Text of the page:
Monday 22 August 2016

Gajalakshmi Paramasivam
22 August   2016

The Car of Juggernaut, as depicted in the 
1851 Illustrated London Reading Book

Response to Theravada Buddhism only came at Thirupathi from Hindu Vishnu

On 19 August I published under the subject heading ‘Sri Lankan President promises Separation!’ my analysis of the following:

[President Maithripala Sirisena says that the Theravada Buddhism is the only religion to heal the restless minds of the people who are living in this stressful contemporary society.]

Today I received the return confirmation that the Sri Lankan President was disciplined at Thirupathi Hindu Temple:

[Driver keeps Lanka President waiting as guards grow tense]
TIRUPATI: A major security lapse came to the fore during the visit of Sri Lanka  president Maithripala Sirisena to Tirumala on Sunday. He was forced to wait  for 12 minutes for his car after a darshan atop the Tirumala hill, giving  jitters to the staff of the Tiruumala Tirupati Devasthanams (TTD),  especially the security.  An inquiry has been ordered into the lapse.    SiriSena reached Tirumala late on Saturday night for a two-day pilgrimage. 
Upon arrival, the Sri Lanka president was received by TTD chairman  Chadalwada Krishnamurthy, executive officer (EO) Sambasiva Rao, Tirupati  joint EO Pola Bhaskar and other officials. He made a night halt at the Sri  Padmavathi guesthouse and arrangements were made for a visit to the temple  of Venkateshwara at Tirumala early Sunday morning.   
At 3 am Sunday, the president along with his wife Jayanthi Pushpa Kumari  Sirisena, son Daham Tharaka and other family members attended the Suprabhata  Seva. When they came out of the sanctum sanctorium, the driver of their car  was not in the seat.   
Sirisena and his wife waited for about 12 minutes inside the car as his  security stood guard around it. Even as TTD staffers scurried around, the  driver coolly returned from his own darshan of the deity. Immediately,  Sirisena was driven at speed to the guest house

The above reminded me of my own experience in Colombo – at the Hare Krishna Temple in 2004. I had just arrived for the 25th year anniversary celebration of Air Lanka and was staying at Galadari Hotel at Galle Face. I then heard the sweet music of chanting by Hare Krishna devotees. I quickly went out of the hotel and took a tuck-tuck to the Hare Krishna temple in the suburb of Pettah, I joined those who were waiting for the chariot to arrive. The celebrations were for Lord Vishnu as Lord Jaganath – the Lord of the Globe – without a beginning; without an end.  How I got even with the ‘us only’ women – who upset me is in Appendix. It happened through my faith in Lord Vishnu.

This article is significant due to its timing. I wrote the response and went back to Australia. There my struggle to free myself of the white-only mindset resulted in me being arrested and sent to Prince of Wales Hospital where I was formerly Revenue Manager – for assessment for mental fitness. I doubt that the Judge would have resorted to this had the lady educated herself about my real performance which was not shown through my status allocated by the Administrators University of New South Wales.  But the Lord knew. The hospital which was ‘home’ to me due to my investment beyond my position duty. The confirmation that I was examined on the same day this article was published is in the following excerpt:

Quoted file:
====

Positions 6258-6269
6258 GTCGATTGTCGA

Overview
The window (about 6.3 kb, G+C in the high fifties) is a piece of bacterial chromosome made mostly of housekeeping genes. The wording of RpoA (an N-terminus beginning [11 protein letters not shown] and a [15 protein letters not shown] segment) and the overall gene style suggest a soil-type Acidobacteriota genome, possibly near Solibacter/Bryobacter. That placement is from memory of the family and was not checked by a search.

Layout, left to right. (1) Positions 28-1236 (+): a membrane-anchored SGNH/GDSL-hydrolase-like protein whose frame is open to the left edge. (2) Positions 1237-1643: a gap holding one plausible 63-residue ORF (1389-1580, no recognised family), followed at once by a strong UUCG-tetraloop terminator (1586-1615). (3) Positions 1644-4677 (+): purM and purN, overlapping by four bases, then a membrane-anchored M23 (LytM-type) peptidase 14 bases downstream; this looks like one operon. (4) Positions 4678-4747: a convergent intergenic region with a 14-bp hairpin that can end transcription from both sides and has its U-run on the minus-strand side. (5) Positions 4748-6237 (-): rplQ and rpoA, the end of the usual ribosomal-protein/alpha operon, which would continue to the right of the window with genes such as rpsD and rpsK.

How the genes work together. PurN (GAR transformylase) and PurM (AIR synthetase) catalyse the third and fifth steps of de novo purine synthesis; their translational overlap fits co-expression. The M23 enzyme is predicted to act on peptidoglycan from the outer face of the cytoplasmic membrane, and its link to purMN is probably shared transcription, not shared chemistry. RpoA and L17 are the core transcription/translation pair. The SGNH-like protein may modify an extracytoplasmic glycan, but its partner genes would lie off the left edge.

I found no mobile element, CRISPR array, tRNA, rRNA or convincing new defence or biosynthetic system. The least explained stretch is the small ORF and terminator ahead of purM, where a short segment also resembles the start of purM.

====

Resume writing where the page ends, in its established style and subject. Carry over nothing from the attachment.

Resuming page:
Mrs. Paramasivam is a 55 year old lady originally from Sri Lanka and currently resident in Coogee. She has been resident in Australia since 1985.

She states she was previously employed as an accountant with the University of New South Walesuntil 1998. Following a disagreement with her employers she resigned, although she subsequently returned on a casual basis. She feels that she was dismissed on racial grounds and that her former employers should be jailed. (instead of her). She has appealed her case to a number of organizations but has not been reinstated.

She has not worked with this organization since 1998, she states, (Gaja’s note: I did not because I did do consulting work thereafter – but Dr. O’Neil was speaking to someone on the phone and hence wrote his own imagined version) but nonetheless states she writes to her former employers on a daily basis for the past seven years to advise them on policy matters. She feels the Police, University and Judiciary are colluding against her. She states that eventually the truth will be revealed and likens her predicament to that of Mahatma Gandhi. (Gaja’s note: Dr. O’Neil asked me specifically whether I thought I was reincarnation of Gandhi and I said ‘NO – but I identify with some of Gandhi’s work’).

She denies any previous contact with psychiatric services other than a recent assessment at Prince of Wales Hospital (1/11/2004) in which no evidence of mental illness was discovered. She denies any history of self harm.

At interview today, Ms Paramasivam was courteous, pleasant and appropriate. She was neatly dressed. She denied depressed mood and there were no biological correlates of affective disorder.

Speech was normal in rate and volume. She described a number of unusual religious experiences in recent years.

She described a number of “visions” of a Hindu deity, Sai Baba. He has appeared to her in the sky. “He had an orange glow and He showed me the gap in His teeth”. She states that red dust miraculously appeared on the hand of an image of Sai Baba in a picture in her house in 1998. She states that as recently as yesterday she saw Sai Baba and that He spoke to her calling her “daughter”. She states she was able to touch His Feet.